July 30, 2015
From the way conservatives talk, one would never know that Republicans have 54 U.S. Senate seats, 246 seats in the U.S. House of Representatives (a majority that the party could easily hold for the next decade), 31 governors, and 68 out of 98 partisan state legislatures. Republicans control the governorship and both houses in 23 states; Democrats control only seven.
Abortions have dropped 12 percent nationwide since 2010 and are down in almost every state. The divorce rate declined significantly in the past generation and is staying down, while the marriage rate is up a bit. Slate concedes, “Most Americans have given up on achieving meaningful gun control in their lifetimes or in their grandchildren’s lifetimes.”
Beautiful, just beautiful. NRO’s David French:
This month, Ta-Nehisi Coates published Between the World and Me, a powerful collection of essays written in the form of letters to his teenage son. The book is a sensation on the left, and it is full of rage and even hate. Rather than write a conventional review of the book, I thought I’d respond with my own letter, written to my seven-year-old African-American daughter.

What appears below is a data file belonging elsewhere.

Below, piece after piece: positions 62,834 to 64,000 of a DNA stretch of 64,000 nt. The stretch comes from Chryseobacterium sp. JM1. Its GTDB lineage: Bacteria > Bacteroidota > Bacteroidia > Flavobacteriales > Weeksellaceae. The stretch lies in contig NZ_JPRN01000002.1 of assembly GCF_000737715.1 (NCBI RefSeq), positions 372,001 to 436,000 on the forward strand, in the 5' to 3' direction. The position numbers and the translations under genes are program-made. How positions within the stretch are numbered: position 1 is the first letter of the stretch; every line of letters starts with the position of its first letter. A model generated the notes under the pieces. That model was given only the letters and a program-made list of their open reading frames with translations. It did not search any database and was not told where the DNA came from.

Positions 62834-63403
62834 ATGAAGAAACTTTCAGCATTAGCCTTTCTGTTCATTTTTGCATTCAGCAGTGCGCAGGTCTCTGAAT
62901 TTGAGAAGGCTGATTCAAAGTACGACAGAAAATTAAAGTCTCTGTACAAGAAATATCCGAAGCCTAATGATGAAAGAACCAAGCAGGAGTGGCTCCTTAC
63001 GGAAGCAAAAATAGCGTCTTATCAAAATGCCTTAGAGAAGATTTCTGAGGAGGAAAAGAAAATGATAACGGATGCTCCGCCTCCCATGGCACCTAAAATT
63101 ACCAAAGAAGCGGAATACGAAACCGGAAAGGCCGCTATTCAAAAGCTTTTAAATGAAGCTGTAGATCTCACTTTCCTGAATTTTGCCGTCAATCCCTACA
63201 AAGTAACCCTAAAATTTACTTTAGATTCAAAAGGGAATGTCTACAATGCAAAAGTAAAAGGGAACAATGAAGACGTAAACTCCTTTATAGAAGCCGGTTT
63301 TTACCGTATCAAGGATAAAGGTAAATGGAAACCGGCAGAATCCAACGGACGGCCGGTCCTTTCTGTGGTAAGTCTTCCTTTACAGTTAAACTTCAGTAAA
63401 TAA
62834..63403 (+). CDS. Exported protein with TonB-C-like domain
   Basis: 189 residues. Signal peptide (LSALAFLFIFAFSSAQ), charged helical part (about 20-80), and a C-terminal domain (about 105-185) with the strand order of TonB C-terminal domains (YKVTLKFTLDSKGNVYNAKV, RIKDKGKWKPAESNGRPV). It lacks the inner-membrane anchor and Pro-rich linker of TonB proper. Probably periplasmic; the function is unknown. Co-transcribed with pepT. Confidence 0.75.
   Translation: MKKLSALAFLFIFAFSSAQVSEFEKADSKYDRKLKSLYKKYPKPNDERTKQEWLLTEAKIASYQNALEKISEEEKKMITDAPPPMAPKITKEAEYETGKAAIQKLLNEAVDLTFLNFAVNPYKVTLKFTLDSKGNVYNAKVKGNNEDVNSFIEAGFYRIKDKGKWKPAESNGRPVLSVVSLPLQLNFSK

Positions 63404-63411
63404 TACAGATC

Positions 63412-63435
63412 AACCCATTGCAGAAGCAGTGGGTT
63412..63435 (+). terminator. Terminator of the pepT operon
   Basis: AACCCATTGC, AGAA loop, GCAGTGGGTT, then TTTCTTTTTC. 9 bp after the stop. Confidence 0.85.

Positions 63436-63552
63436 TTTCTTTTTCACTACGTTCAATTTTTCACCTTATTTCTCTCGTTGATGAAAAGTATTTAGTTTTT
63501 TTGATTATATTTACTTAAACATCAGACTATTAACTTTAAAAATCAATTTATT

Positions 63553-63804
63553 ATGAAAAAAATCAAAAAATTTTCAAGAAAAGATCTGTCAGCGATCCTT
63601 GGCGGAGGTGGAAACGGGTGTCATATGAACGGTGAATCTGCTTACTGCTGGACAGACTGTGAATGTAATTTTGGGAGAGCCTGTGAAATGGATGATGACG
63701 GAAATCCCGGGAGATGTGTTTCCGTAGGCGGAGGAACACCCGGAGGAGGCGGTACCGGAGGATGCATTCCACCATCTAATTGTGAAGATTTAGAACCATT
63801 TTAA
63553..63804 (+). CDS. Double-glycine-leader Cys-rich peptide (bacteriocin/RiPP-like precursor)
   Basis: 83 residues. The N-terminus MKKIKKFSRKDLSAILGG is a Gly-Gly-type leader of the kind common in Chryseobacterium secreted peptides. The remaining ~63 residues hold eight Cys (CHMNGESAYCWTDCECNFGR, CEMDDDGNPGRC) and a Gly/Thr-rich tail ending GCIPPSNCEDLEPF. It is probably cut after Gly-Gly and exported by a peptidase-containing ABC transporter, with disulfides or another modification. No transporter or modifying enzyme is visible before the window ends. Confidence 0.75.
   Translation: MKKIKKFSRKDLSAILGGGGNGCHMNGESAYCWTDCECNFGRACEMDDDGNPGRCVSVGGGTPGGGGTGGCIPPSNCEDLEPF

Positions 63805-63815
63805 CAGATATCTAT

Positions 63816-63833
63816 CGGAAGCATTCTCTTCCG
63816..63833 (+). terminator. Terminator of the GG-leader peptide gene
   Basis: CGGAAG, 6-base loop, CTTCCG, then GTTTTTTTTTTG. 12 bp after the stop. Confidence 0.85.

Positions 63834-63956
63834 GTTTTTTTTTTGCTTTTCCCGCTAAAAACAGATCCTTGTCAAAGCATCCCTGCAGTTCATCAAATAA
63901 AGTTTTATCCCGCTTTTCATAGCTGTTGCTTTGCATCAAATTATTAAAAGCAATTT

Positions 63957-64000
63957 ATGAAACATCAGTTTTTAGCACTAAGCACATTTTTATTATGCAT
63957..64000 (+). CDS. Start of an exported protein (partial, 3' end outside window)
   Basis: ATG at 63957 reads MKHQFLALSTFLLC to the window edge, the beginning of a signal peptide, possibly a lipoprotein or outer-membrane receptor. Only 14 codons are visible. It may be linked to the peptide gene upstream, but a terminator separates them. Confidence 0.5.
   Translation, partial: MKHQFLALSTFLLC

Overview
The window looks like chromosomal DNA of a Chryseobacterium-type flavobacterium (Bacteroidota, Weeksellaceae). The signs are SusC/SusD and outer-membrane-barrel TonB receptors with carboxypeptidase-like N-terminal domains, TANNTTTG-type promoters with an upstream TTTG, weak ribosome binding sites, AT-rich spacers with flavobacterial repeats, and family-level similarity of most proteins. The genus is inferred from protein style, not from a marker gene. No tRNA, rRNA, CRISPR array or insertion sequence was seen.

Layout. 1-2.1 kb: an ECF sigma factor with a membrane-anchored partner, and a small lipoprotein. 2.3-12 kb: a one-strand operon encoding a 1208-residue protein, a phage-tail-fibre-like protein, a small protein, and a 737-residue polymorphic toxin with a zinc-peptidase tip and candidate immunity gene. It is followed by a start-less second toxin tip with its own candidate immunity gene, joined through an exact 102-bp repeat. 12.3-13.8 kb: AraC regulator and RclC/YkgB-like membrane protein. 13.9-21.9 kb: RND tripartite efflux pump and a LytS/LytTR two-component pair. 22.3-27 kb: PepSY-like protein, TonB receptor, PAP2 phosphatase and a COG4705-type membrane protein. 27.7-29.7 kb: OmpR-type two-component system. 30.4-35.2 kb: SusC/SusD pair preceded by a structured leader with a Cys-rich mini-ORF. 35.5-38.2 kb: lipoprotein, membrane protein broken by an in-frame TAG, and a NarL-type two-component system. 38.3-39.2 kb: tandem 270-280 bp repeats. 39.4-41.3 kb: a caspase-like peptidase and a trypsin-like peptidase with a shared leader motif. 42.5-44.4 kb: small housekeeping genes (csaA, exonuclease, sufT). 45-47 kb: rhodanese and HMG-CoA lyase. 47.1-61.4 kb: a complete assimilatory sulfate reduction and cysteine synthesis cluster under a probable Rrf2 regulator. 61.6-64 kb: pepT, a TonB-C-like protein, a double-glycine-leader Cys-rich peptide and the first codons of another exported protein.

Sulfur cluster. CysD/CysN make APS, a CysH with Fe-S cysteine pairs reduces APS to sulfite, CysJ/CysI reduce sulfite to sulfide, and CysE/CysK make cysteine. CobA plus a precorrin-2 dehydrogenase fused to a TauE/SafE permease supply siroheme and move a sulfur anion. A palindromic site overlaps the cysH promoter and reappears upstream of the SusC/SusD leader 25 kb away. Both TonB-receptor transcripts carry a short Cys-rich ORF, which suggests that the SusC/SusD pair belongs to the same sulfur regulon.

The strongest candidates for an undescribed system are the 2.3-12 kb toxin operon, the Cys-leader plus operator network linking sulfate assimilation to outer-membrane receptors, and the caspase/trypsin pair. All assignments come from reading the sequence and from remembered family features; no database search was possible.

Google has a “Doodle” today (see below) in honor of this remarkable and courageous woman. You may know she was born a slave before the Civil War and helped found the NAACP in 1909, but here are five interesting things you may not have heard:
1. Ida Wells was the original Rosa Parks.
She refused to move to the back of the train, “71 years before the activist Rosa Parks showed similar resistance on a Montgomery, Alabama, bus.”
July 10, 2015
But I have to disagree with him today. I think Steyn’s piece about Donald Trump and Bernie Sanders makes good points, but he almost says that Trump is the only one who has raised actual policy issues in the campaigns so far:
July 10, 2015
You heard it here first. This was Hillary Clinton’s first and second reaction to the shooting in Charleston last month:
Ed Morrissey makes a good point (“Religion: The new Don’t Ask, Don’t Tell?”) about the government’s new definition of marriage: As a country, we allowed Quakers and other religious objectors to opt out of military service, even in World War II. The protection extends to non-religious objectors as well. If the government doesn’t force people to act against their principles for national defense and saving the world from Nazis—the most “compelling interest” the government can have—why on earth should it force people to participate (whether by baking cakes, issuing the licenses, or otherwise) in same-sex marriages?
July 10, 2015
Hot Air headline: “German thought leaders move to legalize incest”
The German national Ethics Council has taken a vote and is suggesting that it should be legal for brothers and sisters to marry. (From Metro UK)